When the meeting is over, they go up to Claribel’s office for a coffee, look out the small window at the football field. The team practices in the dark for a game they need to win. The women talk about teaching and administration. They talk about the graduating class and where they will go to college. Jan’s extra hand peeks out of out a lavender cuff with a pearl button.
“Your nails look nice,” Claribel remarks. “I have too many hands to take that on. It would cost me thousands of dollars.”
“That would be quite a project,” Jan admits. A flock of blackbirds rushes by and they call out to one another. Jan can see her car in the parking lot waiting to take her home, where she will find her husband on the couch, devouring popcorn and laughing loudly at the commercials. The thought makes her stomach sink. “You know what? I’ll do them for you,” Jan says. “Your nails. Let’s do them.”
Claribel resists the way people do. “No, no. There are too many,” but already she is unbuttoning her shirt from the bottom up.
When it is finally dark, the girls take off their clothes and go in the pool, splash in the hot blue of that gathered liquid. Their skin is wet and slick. Their ponytails go pointy and water falls from them in straight beaded lines. “I want to love you guys forever,” they say to the half-lit faces.
The girls get into the bathtub together, all five, because it is a big one and they are small and cold. They wash one another’s backs with soap that smells like lilacs. Legs slip against legs. The names of the boys they want to love fall out of their mouths.
Dry but not yet dressed, Genevieve takes out a permanent marker. She draws parallel lines down the center of her chest and then the five loopy fingers of a hand at the end. She writes Cole P. inside the wrist. Pheenie turns away and says, “Draw one on my back.” Pretty soon they are covered in the outlines of limbs ending in digits. Some drawings are realistic, the arcs of knuckles and nails. Some are more like paws, round and imprecise. The girls sleep in a pile, the scent of the marker sharp on their skin.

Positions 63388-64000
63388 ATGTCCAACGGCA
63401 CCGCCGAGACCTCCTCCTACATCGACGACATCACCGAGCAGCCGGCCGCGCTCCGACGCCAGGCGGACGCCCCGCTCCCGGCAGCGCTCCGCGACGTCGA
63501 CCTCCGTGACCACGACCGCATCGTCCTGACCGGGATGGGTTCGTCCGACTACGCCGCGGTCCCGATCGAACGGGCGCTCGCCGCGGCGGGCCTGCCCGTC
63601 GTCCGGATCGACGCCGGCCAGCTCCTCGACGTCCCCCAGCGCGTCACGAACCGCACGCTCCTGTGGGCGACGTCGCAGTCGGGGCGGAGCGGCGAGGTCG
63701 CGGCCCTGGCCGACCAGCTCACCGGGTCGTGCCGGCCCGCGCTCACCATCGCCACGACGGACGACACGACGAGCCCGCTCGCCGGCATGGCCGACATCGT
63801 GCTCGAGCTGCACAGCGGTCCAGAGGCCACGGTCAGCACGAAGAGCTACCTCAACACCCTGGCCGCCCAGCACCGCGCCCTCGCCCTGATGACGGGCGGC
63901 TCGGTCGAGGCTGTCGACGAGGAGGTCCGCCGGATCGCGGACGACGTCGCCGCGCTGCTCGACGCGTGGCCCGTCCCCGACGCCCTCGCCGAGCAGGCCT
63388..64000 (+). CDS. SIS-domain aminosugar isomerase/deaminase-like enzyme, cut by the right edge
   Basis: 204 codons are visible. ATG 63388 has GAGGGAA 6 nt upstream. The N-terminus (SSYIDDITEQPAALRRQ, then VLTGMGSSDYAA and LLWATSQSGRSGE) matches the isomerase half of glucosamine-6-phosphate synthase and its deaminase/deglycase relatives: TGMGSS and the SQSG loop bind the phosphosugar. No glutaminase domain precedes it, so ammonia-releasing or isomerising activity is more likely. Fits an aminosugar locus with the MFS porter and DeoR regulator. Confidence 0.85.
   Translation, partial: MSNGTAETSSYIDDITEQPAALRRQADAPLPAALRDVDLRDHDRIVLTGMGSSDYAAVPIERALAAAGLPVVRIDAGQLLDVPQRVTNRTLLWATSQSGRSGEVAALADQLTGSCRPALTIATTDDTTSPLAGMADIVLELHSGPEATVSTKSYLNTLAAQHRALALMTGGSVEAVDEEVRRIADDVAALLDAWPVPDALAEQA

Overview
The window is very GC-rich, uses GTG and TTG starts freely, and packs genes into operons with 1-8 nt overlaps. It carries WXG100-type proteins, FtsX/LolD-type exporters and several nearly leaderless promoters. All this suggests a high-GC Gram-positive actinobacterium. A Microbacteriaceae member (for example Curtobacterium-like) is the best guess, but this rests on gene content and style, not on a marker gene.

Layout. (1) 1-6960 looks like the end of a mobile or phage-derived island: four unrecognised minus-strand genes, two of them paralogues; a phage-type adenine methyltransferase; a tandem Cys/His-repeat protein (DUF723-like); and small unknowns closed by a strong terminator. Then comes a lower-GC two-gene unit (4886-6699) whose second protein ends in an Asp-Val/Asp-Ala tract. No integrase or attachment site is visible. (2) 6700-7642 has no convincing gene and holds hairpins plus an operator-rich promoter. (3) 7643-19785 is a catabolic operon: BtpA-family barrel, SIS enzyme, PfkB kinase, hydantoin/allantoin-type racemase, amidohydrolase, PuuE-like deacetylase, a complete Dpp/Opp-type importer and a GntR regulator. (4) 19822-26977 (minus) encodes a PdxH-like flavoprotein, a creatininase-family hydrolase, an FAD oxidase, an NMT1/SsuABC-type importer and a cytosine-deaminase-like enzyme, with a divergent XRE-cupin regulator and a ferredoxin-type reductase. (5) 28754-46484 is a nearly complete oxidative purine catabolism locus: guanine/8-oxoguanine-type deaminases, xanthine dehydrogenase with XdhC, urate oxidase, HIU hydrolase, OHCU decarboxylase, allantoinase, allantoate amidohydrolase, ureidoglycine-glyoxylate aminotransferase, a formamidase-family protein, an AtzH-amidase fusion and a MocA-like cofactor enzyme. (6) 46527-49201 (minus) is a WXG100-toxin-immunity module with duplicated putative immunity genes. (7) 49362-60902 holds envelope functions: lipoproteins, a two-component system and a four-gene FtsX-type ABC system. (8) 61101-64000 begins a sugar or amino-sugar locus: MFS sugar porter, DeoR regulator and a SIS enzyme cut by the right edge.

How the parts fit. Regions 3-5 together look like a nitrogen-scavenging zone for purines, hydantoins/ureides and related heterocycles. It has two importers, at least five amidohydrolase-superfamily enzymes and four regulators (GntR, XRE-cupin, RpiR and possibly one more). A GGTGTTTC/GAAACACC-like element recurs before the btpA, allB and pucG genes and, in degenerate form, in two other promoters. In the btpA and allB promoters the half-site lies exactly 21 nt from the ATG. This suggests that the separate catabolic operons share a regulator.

In the morning, the original drawings will be printed again on whatever skin was pressed there; even their cheeks will be ghosted with imaginings of love.
As the shirt comes open, the fingers beneath stretch themselves out, crack their knuckles. Claribel lies down on her back hands.
“Who is this hand for?” Jan asks, filing the first nails.
“That’s Abe Lincoln and next to that is my father. Those were the first two. They grew when I was eighteen and I went to Washington for the summer. I sat on the steps of the Lincoln Memorial and read his biographies. I watched the lump grow to a ball, and then a wrist. The fingers started the same way, lumps and then balls.” Jan massages a jewel of lotion in the palm. “My father called to tell me he was leaving to live in Kentucky with a new woman. ‘I love you even though I don’t love your mother,’ he told me, and right then, all at once, this hand erupted out of my chest.”
They go on. Eleanor Roosevelt, Tom Sawyer. Ms. Earhart. A cousin who died in a flood. Men who she knew for weeks sometimes, hours sometimes, before an appendage began where they touched her. “Some of them did not know I loved them. Many of them were dead. I have never known which ones were real, or if all of them were. I have hands that showed up without my ever knowing who they were hoping to touch or hold.”